3) Religions, and sects of religions, have different ways of understanding religious differences. But these differences don’t necessarily impede interfaith engagement. Diana Eck of the Harvard Pluralism Project defines three general ways that religions relate to each other. Pluralism is the idea that other religions may be as good for others as mine is for me. Inclusivism she defines as the assumption that other religions may have truth and value worthy of engaging, but whatever is good in them is but a lesser reflection of the ultimate, authoritative good of my own tradition. Eck defines exclusivism as the assumption that other religions are wrong at best and evil at worst, and that my faith is the only true one. Some folks believe you have to be a pluralist in order to have substantial relationships with people of other faiths. They assume that interfaith engagement is primarily a sport for theological liberals like myself. But I have witnessed close working relationships and deep friendships between people who hold exclusivist views within their different faiths. Sometimes, conservatives of differing traditions get along better with each other than they do with their liberal, pluralistic co-religionists. One of the favoured places for conservative Middle Eastern Sunni Muslims to send their kids to college in America is Brigham Young University in Utah, a Mormon school. I do think that pluralism makes more room for appreciating the faiths of others than does inclusivism or exclusivism. But these latter two approaches still can allow for very rich interfaith conversations.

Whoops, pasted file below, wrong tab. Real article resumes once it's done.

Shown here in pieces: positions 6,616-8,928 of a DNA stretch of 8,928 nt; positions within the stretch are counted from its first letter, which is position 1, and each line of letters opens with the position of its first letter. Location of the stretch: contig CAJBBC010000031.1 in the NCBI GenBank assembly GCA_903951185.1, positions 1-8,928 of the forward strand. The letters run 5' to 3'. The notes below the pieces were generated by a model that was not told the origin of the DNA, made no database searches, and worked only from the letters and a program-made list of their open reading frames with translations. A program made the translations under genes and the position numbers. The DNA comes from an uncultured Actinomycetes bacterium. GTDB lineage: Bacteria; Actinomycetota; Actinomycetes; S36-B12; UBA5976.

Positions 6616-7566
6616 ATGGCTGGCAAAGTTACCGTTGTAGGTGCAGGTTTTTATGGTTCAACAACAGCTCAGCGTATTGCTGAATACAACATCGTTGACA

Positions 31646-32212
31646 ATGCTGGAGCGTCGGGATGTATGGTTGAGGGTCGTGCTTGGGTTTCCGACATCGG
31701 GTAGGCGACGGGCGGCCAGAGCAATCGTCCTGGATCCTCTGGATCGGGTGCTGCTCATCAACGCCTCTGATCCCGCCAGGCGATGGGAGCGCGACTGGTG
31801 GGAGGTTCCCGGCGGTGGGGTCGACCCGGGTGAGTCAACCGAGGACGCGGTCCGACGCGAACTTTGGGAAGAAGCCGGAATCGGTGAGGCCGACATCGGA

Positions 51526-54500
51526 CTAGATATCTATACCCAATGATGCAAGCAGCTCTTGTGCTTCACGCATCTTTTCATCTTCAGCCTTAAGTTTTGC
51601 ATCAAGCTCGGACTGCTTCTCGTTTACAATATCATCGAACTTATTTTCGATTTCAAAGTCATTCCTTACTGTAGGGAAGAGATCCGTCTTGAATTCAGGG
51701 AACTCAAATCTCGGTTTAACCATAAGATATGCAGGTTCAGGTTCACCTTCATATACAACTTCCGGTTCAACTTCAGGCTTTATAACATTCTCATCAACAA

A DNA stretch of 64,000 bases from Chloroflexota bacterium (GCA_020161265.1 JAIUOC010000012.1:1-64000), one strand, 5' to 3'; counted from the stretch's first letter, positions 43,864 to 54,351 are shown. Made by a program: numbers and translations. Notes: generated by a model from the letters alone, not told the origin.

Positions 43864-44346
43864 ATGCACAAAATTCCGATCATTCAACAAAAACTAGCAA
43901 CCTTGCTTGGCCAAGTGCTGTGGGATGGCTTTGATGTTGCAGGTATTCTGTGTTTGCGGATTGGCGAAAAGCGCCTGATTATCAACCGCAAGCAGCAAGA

4) Different issues make for surprising interfaith bedfellows! Understanding the nuances of different faith perspectives on social issues is important for those who want to promote interfaith cooperation, to seek common ground where possible, and make room for disagreement where possible. An important example is “religious freedom”. In America today, the theologically progressive branches of Christianity, Judaism, and some other faiths tend not to perceive any threat to the free exercise of their faiths. Meanwhile, some of the more conservative manifestations, particularly in Christianity, feel that their religious freedom is under attack as social norms and laws have changed.. These conservative religious groups define “religious freedom” to allow their organizations and their followers to discriminate against people who violate their faith-based norms. They believe that religion should not just be freely exercised, but also given a privileged status by the government to influence the wider society. But some faith communities that share this view may disagree about other definitions of religious freedom. For instance, they may agree that a company owned by a person whose religion forbade birth control should not have to offer employees health insurance coverage that included contraception. But they might disagree about churches keeping their tax exempt status if their preachers endorsed political candidates from the pulpit. Understanding the historical and theological reasons for these differing views will help greatly in promoting interfaith engagement.